North Korea has high rates of multidrug resistant tuberculosis — and the situation could get worse if the Global Fund ceases grants to address the country’s TB and malaria needs. (iStockphoto/Getty Images)

A Bloomberg News report this week warned of the threat of North Korea’s “other weapon” — tuberculosis. In February, the Global Fund to Fight AIDS, Tuberculosis, and Malaria announced that it would suspend grants to combat tuberculosis and malaria in North Korea by June 30.

Global Fund officials stress that they hope to resume funding to the country in the future, and North Korean officials have implored the Global Fund to maintain its funding on humanitarian grounds.

Since 2002, this partnership among governments, the private sector and civil society groups has awarded more than $33 billion in grants to treat HIV/AIDS, tuberculosis and malaria to save more than 22 million lives in more than 100 countries. From 2010 to 2017, the Global Fund provided more than $69 million for tuberculosis and nearly $34 million for malaria treatment in North Korea. So what’s going on North Korea now?

1. Why did the Global Fund suspend grants in North Korea?

That’s a good question — and there isn’t yet a clear answer. The announcement on the Global Fund’s website refers to the organization’s “strict zero-cash-advance policy” and refers to the need to maintain detailed records on how and where health and medical supplies were delivered, but there have been no public allegations about any particular scandals or problems.

Global Fund officials say that North Korea’s “unique operating environment” meant they couldn’t guarantee compliance with their standards — despite the fact that the Fund rated North Korea as “exceeding expectations” in a recent grant assessment.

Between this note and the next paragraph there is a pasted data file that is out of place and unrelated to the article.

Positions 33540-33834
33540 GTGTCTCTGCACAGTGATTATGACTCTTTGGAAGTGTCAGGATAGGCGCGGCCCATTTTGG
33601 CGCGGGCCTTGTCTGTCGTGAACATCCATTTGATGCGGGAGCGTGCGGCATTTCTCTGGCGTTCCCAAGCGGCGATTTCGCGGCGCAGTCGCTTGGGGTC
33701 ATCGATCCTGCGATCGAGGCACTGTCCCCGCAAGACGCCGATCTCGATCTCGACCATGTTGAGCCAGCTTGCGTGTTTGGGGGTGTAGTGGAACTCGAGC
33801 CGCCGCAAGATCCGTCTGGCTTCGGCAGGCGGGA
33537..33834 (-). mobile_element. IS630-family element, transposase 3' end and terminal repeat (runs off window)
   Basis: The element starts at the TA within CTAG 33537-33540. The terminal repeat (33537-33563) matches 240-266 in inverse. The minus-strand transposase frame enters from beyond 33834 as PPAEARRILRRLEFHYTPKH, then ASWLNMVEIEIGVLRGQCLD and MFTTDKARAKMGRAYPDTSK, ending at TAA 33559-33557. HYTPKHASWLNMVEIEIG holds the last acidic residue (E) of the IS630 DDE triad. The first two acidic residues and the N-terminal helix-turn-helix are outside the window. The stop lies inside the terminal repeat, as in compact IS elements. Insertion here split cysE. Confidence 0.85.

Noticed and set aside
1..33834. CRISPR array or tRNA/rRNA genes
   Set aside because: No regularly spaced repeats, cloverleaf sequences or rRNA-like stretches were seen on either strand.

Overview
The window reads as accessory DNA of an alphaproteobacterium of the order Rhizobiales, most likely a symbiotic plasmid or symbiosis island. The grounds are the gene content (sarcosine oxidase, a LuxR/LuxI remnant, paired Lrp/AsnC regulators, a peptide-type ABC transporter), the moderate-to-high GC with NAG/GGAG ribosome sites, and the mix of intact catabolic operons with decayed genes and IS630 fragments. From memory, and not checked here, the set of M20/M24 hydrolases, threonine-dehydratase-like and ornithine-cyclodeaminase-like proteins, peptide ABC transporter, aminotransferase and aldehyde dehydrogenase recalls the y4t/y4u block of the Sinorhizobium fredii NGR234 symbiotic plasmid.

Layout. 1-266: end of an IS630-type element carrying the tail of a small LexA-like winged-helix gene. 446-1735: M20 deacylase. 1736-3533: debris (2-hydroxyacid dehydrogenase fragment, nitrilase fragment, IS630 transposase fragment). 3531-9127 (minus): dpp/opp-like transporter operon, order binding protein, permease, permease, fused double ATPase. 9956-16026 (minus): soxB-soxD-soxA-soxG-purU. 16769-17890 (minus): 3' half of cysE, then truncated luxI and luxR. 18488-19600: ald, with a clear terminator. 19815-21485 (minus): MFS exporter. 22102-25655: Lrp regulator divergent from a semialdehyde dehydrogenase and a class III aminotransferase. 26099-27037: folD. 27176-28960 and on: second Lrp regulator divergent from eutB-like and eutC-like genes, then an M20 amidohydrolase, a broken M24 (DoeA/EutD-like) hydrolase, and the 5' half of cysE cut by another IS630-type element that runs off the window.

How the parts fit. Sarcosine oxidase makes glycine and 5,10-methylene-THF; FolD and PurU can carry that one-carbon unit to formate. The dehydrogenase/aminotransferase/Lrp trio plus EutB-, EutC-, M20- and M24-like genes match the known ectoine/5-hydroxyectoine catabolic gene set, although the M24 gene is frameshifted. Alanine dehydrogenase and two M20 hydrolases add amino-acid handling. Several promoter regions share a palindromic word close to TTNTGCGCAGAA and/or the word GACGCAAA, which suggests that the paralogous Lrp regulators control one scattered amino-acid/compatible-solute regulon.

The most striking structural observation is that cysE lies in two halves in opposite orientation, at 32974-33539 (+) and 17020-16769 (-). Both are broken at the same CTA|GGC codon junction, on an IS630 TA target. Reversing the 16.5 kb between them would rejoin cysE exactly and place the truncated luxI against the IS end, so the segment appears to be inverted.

By contrast, when the Global Fund suspended its HIV/AIDS grants to Uganda in 2005, it did so after publicly announcing that audits revealed high levels of corruption and theft.

Some health organizations working in North Korea described the decision as unexpected, especially in light of the organization’s commitment last year to continue working in North Korea despite the government’s nuclear tests.

The North Korean government has publicly worried about the effects on tuberculosis and malaria infection rates. North Korean officials also stated that the Global Fund made its decision without consulting either UNICEF or the World Health Organization.

2. What is the scope of the Global Funds operations in North Korea?

Compared with those in other countries, North Korea’s Global Fund programs are relatively small. Over the past eight years, the organization supported the treatment of more than 194,000 cases of TB and distributed almost 2.3 million insecticide-treated bed nets.

But the Global Fund is one of — if not the — only funders of malaria and TB treatment in North Korea. Losing this financial support will have a serious effect on the country’s efforts to control both diseases.

3. Are TB and malaria big problems for North Korea?

In a word, yes — the TB situation is particularly alarming. Getting exact health figures for North Korea is a challenge, but WHO includes North Korea on its list of 30 high TB burden countries. The country has one of the highest rates of TB infection outside of sub-Saharan Africa. In 2014, WHO estimated that 5,000 North Koreans died of tuberculosis, which meant the TB death rate was more than five times higher than in neighboring South Korea.